The wily mountaineers took precautions against capture by ambitious and unscrupulous detectives. None did more to insure his safety than Devil Anse. Shortly after the attack on the McCoys...

    (pp. 101-109)

    In late august 1889 the trial of the Hatfields and their associates for the McCoy murders opened in Pikeville. Before it commenced, Lee Ferguson, the commonwealth attorney for Pike County, extracted a confession from Ellison Mounts, whom detectives had captured in October 1888 and whom Ferguson regarded as the weakest member of the Hatfield clan. Mounts admitted that he had participated in the murder of the three McCoys on the night of August 9, 1882. He provided an account of their detention at the schoolhouse on Mate Creek, identified Charles Carpenter as the man who tied the brothers to the...

    (pp. 110-117)

    Many residents of both Pike and Logan counties predicted that the Hatfields would never suffer Ellison Mounts to die on the gallows. His execution was originally scheduled for December 3, 1889. Under Kentucky law, however, Mounts automatically had thirty days to file a petition for a rehearing, but he filed no petition. On the evening of December 17 Governor Buckner set the hanging for February 18, 1890. The delays in the execution and the appearance in Pikeville in late January of mysterious strangers, who claimed to be tracing persons illegally cashing checks and horse thieves, strengthened expectations that the Hatfields...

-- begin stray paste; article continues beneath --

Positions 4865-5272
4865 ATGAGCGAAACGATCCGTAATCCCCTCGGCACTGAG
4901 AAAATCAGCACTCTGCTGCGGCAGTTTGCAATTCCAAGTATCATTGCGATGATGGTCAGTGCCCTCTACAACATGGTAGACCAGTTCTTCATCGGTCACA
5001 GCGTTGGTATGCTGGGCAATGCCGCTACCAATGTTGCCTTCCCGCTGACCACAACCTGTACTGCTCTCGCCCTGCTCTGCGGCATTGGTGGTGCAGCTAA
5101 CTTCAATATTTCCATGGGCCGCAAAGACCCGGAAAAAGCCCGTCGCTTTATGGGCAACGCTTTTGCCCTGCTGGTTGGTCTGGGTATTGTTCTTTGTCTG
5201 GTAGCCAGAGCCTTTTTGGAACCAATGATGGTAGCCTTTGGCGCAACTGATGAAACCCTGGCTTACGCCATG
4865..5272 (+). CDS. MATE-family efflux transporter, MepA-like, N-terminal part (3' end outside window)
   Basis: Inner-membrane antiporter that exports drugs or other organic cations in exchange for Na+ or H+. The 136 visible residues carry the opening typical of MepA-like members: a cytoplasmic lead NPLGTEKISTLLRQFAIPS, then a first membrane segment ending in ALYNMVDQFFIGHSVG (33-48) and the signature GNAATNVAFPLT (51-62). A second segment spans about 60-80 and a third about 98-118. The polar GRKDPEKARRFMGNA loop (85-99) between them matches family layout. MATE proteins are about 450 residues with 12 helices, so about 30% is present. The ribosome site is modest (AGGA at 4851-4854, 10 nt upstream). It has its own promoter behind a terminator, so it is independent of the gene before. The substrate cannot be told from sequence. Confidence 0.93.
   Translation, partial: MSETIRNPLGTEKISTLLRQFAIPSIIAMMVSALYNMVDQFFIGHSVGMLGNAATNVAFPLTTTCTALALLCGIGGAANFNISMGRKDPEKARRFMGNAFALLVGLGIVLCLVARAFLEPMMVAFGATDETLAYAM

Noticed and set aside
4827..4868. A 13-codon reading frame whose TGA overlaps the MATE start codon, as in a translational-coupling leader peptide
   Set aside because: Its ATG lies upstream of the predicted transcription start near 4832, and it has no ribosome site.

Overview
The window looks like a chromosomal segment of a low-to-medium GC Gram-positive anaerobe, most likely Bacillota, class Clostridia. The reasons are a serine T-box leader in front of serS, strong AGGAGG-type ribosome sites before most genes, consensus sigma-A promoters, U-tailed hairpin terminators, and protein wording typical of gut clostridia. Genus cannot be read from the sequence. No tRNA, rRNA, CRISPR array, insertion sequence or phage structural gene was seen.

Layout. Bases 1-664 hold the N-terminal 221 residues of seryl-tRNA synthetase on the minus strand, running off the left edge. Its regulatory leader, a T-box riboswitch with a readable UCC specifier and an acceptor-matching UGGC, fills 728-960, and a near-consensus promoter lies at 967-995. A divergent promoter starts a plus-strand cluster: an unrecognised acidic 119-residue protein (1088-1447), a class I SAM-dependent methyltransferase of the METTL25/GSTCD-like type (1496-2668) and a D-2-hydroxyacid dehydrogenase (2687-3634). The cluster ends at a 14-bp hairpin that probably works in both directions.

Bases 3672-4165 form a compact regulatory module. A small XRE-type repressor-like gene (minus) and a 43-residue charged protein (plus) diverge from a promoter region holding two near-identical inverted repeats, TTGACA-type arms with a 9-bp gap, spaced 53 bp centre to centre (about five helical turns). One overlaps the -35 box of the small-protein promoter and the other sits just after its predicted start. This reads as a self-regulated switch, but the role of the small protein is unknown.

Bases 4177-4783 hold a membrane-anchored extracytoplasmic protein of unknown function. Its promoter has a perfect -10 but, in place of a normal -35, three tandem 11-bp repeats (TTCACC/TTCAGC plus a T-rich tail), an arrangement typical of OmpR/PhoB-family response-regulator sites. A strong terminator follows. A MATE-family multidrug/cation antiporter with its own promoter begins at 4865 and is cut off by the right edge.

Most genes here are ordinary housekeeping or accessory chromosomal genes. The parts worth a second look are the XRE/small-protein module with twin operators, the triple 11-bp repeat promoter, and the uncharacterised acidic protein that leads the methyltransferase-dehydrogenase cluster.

(pp. 118-124)

    The desire of the Hatfields and the McCoys for peace could not entirely overcome their habit of resorting to violence in the settlement of disputes. Three incidents are illustrative of the persistence of the tendency to turn to arms. They included the murder of John and Elliott Rutherford and Henderson Chambers by Cap Hatfield and his stepson, Joe Glenn; the slaying of Humphrey E., or Doc, Ellis by Elias Hatfield, the son of Devil Anse; and the killing of Detroit, or Troy, and Elias Hatfield at Boomer, West Virginia. Only the second of the incidents had any relation to the...

  19. Epilogue
    (pp. 125-126)

    The feuds that erupted in the southern Appalachian Mountains in the late nineteenth century have long since receded into history and are but slightly known to most Americans today. The Hatfield-McCoy vendetta has proved a striking exception and has, in fact, become a part of the folk history of the nation. Many of the feuds had political overtones, but the Hatfield-McCoy troubles were rooted in the everyday life of two families who were essentially no different from thousands of others in the southern mountains. Antagonisms born of wartime emotions, anger over relatively trivial incidents such as the alleged theft of...

  20. Notes
    (pp. 127-138)
  21. Bibliographical Note
    (pp. 139-142)
  22. Index
    (pp. 143-151)